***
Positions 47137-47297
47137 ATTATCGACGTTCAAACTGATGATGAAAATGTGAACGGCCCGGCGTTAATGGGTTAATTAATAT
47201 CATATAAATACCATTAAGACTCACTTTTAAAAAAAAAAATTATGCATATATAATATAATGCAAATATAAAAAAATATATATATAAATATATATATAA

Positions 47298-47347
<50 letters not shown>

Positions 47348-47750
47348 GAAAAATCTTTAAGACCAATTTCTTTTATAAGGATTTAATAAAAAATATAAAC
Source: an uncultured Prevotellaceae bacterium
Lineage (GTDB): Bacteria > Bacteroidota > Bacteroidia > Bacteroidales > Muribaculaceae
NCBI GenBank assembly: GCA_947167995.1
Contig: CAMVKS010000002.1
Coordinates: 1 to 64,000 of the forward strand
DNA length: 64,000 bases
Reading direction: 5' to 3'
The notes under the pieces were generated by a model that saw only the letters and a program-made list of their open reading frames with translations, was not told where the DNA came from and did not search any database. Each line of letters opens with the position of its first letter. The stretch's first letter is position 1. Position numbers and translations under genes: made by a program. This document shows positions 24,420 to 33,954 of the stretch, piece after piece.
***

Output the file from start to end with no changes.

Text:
Positions 47137-47297
47137 ATTATCGACGTTCAAACTGATGATGAAAATGTGAACGGCCCGGCGTTAATGGGTTAATTAATAT
47201 CATATAAATACCATTAAGACTCACTTTTAAAAAAAAAAATTATGCATATATAATATAATGCAAATATAAAAAAATATATATATAAATATATATATAA

Positions 47298-47347
<50 letters not shown>

Positions 47348-47750
47348 GAAAAATCTTTAAGACCAATTTCTTTTATAAGGATTTAATAAAAAATATAAAC
Source: an uncultured Prevotellaceae bacterium
Lineage (GTDB): Bacteria > Bacteroidota > Bacteroidia > Bacteroidales > Muribaculaceae
NCBI GenBank assembly: GCA_947167995.1
Contig: CAMVKS010000002.1
Coordinates: 1 to 64,000 of the forward strand
DNA length: 64,000 bases
Reading direction: 5' to 3'
The notes under the pieces were generated by a model that saw only the letters and a program-made list of their open reading frames with translations, was not told where the DNA came from and did not search any database. Each line of letters opens with the position of its first letter. The stretch's first letter is position 1. Position numbers and translations under genes: made by a program. This document shows positions 24,420 to 33,954 of the stretch, piece after piece.